Dr. Stuart Macleod, a senior clinician at the Child and Family Research Institute at BC Children's Hospital, says great strides have been made in ensuring drugs are well-made, but all of the rules are related to adults.
"Drugs do behave differently in children. For one thing, children are not a uniform population. They range from newborn babies to teenagers and not surprisingly the way the drugs act will change as the child develops."
Dr. Macleod says doctors will often prescribe drugs just on the basis of their belief that they think it might work.
Educated guesses on dosage
"I guess the right term is that we extrapolate to calculate the dose for children, and sometimes just to make an educated guess the drug will work in children."
A few years ago, Health Canada convened an expert panel to examine this issue. Dr. Macleod led the panel and presented the results to the federal government.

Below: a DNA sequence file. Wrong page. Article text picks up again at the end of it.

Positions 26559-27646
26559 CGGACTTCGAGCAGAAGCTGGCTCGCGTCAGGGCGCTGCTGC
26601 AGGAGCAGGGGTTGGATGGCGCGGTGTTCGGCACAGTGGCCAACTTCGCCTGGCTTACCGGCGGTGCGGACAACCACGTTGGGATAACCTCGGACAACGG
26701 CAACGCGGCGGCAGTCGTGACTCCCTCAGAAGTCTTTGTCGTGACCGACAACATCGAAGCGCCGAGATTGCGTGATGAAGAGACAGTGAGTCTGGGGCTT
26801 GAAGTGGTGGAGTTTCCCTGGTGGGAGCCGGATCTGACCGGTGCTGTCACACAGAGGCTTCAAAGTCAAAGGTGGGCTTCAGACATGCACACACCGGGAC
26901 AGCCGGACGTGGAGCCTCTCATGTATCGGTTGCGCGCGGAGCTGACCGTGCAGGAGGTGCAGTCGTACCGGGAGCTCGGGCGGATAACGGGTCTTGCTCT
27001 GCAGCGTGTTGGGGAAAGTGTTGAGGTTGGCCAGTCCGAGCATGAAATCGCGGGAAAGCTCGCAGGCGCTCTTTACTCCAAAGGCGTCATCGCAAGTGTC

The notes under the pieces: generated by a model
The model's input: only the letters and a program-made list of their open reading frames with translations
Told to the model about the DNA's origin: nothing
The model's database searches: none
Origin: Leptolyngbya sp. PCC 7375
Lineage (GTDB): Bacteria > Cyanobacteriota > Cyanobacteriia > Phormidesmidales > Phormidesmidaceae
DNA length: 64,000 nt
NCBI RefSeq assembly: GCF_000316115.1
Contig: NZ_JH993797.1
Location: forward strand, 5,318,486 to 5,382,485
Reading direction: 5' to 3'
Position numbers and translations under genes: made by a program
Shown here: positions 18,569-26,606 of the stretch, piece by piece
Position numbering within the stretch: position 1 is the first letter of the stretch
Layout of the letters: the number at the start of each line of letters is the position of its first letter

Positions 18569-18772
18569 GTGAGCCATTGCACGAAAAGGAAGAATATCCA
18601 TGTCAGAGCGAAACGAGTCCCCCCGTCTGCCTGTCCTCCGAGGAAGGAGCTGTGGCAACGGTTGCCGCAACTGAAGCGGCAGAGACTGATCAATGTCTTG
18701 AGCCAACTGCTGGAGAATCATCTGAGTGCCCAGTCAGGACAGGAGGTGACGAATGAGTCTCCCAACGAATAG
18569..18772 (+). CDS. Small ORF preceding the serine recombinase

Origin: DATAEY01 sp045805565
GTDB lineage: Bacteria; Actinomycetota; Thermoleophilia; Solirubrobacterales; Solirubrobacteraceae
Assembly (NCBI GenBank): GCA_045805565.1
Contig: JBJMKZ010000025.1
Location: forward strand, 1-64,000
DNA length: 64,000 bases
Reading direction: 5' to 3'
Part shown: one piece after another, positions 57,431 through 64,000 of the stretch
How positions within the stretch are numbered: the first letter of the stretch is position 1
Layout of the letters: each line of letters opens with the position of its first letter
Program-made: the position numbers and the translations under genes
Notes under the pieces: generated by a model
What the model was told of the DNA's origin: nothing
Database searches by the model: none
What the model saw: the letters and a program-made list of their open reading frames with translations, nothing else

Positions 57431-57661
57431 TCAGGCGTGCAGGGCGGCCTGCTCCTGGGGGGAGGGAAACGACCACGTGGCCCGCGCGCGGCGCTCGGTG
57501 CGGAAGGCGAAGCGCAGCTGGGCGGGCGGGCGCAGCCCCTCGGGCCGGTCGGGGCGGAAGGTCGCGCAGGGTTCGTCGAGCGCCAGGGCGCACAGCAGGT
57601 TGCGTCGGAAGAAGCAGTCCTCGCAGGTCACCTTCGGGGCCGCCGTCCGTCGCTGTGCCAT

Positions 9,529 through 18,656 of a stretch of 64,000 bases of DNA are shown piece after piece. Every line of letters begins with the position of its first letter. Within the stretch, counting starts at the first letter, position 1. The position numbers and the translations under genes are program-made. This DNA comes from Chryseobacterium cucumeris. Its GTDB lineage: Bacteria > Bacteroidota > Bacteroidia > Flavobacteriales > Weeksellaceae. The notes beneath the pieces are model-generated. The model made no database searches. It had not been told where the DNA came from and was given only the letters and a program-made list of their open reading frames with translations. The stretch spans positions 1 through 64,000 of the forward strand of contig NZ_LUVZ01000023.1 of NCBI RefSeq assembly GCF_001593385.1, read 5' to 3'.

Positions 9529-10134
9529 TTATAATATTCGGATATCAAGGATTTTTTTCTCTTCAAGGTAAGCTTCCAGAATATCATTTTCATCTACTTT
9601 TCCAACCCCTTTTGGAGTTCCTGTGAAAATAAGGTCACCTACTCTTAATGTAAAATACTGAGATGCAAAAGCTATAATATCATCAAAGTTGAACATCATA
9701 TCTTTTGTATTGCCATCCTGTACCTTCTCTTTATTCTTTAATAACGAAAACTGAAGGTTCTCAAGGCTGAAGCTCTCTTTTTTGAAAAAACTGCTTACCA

Since then, Parliament has passed a new bill to make Health Canada's drug approvals more transparent -- but Dr. Macleod thinks they need to go further.
"It's a step forward, but the law is primarily concerned with safety. It doesn't really address the questions of getting the right dose for a small child or doing the research. You need to find out more about how the drug acts and what the concerns might be about its safety."
Other countries ahead in ensuring safe drugs for kids
Dr. Macleod says Canada is 20 years behind the United States and Europe when it comes to ensuring safe drugs for kids. He says the delay can be attributed to Canada's relatively small population and not having comparable pharmaceutical industries.
"I think there has been an assumption that eventually the important knowledge will filter into the country from other sources," said Macleod. "There's no question Health Canada doesn't know Canada is a bit of an outlier in this situation. However, at the moment they don't have the legislative tools that will allow them to move ahead quickly."Suggest a correction